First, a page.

After reading aloud, I added a short matching work. Matching work is actually good for brain development. It helps little children identify similar items, relating pictures with actual tangible items.

I gathered a few toys that were included as characters in the book—a train, an elephant, a giraffe, a red bear, a monkey, and an airplane. I wished we had a clown lying around the house, but we didn’t.

When doing read aloud everyday, I would ask about where the characters are in the book. He would usually point them to me, but this time he was able to match the little toys to the images in the book. I understand why parents homeschool their children. It is truly encouraging to see their development albeit in small ways.

Perhaps you might be wondering what makes our Read Aloud days different that most of our reading time? Maybe some people are more keen that I am. But most of the time, I read to my kids for the sake of reading because I know it’s good for them. I read to my kids all throughout the day. But Read Aloud times for our homeschool is a notch better. You could say that I have my game face on, if that makes any sense. So what makes it better? I would say it is Intentionality. 

Commit to Memory, Commit to Heart

The second day of The Classical Preschool calls for memorization. And that is what we tried to do today. My tot grabbed another Curious George book about fishing right after breakfast, and I took the opportunity to teach him a nursery rhyme, “12345 Once I Caught A Fish Alive” which also teaches numbers.

I realized that I have to write down some goals for our homeschooling, and knowing his numbers, shapes and alphabets by the time he reaches three years old is definitely included. I have made a mistake of not being intentional about teaching preliteracy skills with my firstborn. I am not  going that same route again. We’re not doing any writing yet, but we’re committing these things to memory.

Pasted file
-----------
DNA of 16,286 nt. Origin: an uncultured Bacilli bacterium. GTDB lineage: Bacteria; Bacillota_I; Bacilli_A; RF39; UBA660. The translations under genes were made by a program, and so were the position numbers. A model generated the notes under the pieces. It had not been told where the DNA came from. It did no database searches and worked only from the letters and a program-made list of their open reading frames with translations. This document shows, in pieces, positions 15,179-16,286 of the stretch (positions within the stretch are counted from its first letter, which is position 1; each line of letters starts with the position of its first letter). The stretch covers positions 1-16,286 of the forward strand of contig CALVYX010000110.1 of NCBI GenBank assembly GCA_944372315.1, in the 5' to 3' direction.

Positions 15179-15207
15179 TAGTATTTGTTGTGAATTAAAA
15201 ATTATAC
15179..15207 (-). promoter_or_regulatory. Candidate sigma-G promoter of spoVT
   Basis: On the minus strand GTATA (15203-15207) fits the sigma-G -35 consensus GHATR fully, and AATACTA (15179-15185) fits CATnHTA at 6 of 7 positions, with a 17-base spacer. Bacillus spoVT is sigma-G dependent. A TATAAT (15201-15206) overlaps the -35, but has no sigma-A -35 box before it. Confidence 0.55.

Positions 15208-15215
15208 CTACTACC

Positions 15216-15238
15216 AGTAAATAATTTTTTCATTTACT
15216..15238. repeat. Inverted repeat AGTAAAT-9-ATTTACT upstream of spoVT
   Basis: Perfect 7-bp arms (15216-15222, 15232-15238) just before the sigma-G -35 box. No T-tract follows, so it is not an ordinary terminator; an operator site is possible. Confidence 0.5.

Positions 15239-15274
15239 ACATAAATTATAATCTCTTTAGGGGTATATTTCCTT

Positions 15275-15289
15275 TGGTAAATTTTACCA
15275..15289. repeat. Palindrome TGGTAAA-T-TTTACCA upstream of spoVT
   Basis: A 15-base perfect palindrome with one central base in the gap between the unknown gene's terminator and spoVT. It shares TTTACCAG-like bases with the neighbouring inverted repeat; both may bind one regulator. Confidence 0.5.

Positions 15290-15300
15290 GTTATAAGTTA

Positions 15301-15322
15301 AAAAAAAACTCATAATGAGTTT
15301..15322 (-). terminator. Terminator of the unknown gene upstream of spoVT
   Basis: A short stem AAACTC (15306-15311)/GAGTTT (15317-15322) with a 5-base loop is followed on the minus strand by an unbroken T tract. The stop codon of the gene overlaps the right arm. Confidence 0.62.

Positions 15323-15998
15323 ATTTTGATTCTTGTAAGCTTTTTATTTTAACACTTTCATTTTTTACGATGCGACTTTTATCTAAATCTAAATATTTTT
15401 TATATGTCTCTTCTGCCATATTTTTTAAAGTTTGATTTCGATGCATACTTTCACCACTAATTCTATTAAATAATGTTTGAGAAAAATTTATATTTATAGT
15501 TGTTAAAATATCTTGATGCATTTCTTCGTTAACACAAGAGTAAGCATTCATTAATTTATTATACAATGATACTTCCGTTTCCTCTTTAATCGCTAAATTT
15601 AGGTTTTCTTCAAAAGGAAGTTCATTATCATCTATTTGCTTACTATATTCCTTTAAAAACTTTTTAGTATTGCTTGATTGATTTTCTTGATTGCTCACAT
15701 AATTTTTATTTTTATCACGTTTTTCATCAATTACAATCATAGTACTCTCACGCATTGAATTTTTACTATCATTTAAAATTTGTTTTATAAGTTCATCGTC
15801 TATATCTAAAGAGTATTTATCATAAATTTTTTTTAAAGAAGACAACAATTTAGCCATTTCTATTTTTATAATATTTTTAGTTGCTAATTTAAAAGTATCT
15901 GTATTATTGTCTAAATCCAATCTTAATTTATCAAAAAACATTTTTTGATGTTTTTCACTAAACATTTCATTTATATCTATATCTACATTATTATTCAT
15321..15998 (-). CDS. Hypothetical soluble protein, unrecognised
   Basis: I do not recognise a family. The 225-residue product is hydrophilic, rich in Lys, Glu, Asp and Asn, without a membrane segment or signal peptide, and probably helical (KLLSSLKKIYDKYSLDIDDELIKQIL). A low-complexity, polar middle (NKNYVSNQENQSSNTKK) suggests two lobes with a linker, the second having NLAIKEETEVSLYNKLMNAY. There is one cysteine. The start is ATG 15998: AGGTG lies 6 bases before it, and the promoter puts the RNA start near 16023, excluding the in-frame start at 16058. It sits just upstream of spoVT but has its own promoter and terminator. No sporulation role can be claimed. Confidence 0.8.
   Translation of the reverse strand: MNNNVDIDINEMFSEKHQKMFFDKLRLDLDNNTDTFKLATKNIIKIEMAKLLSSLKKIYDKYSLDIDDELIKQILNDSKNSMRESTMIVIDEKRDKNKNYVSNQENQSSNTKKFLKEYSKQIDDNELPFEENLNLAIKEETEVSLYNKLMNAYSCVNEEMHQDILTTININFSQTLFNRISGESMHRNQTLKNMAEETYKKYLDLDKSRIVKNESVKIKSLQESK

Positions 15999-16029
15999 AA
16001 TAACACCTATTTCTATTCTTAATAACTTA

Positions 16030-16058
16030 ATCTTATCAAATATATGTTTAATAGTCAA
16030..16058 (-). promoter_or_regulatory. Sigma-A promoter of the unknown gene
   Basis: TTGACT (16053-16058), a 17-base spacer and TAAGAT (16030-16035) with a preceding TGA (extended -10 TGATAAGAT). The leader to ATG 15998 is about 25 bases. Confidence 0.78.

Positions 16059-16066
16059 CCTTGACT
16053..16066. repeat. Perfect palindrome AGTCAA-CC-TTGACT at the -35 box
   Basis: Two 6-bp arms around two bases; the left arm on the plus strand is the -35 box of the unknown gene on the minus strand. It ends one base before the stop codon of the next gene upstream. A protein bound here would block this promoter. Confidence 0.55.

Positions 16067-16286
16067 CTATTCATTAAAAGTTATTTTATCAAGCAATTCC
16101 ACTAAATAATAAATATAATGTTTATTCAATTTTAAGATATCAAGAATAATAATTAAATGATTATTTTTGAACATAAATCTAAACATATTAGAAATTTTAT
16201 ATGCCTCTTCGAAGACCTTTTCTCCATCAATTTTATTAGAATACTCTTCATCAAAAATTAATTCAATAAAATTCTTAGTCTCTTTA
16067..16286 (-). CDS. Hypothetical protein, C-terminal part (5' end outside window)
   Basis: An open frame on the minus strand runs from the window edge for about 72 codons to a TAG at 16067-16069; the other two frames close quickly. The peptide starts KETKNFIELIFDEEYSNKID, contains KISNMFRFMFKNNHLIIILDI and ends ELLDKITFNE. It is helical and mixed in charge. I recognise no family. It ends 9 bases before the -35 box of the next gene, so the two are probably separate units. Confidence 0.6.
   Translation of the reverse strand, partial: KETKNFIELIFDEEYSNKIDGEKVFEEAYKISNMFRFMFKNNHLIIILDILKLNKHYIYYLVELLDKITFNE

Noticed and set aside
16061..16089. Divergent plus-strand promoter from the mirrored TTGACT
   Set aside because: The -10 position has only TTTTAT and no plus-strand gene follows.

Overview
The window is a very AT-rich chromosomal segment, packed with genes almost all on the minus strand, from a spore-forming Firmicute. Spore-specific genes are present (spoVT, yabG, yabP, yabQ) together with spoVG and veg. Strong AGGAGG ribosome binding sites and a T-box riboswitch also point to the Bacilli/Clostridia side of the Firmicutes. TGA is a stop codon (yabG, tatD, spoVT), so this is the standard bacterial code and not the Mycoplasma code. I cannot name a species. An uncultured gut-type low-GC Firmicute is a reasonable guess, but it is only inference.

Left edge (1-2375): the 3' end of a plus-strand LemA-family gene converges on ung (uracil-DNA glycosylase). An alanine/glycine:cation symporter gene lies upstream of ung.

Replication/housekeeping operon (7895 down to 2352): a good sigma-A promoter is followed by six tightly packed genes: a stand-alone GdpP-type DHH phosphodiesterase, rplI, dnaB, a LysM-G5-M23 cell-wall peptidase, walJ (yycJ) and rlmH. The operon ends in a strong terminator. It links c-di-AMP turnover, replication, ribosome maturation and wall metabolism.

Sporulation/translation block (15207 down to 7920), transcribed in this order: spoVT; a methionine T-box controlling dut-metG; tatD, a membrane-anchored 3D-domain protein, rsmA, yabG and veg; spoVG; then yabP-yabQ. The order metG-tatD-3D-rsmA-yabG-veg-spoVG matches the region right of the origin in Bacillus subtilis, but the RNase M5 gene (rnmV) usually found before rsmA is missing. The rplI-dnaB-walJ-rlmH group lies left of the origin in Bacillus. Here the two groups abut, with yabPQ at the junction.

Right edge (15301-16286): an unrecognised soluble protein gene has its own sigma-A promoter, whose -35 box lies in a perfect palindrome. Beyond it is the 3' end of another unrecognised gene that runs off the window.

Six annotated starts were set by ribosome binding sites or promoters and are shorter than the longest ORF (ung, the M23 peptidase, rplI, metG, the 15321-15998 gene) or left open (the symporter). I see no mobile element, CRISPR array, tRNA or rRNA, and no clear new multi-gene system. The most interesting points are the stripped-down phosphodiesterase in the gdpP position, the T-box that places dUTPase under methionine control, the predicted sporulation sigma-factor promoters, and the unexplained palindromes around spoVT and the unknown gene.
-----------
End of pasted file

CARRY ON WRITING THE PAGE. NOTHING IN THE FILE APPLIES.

A big bulk of Classical Education composes of memorization during the Pre-Grammar and Grammar stages. Dorothy Sayers describes this life stage as Parrot, where children mimic and follow what has been taught to them,

The Poll-Parrot stage is the one in which learning by heart is easy and, on the whole, pleasurable; whereas reasoning is difficult and, on the whole, little relished. At this age, one readily memorizes the shapes and appearances of things; one likes to recite the number-plates of cars; one rejoices in the chanting of rhymes and the rumble and thunder of unintelligible polysyllables; one enjoys the mere accumulation of things.

The Reformed tradition blends perfectly well with Classical Education as it also emphasizes on catechizing tender hearts early on. Although my two-year old may not yet “parrot” all that I teach him, I am hoping repetition and lessons through song would aid memorization at this stage.

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As a Christian parent, my aim for child-rearing is not only to help my kids accumulate academic skills; my primary role is to make them disciples of Jesus and own their baptism one day. One of the ways to do this is to give them the language of faith through catechesis. Anthony Hoekema gives the definition and purpose of this instruction,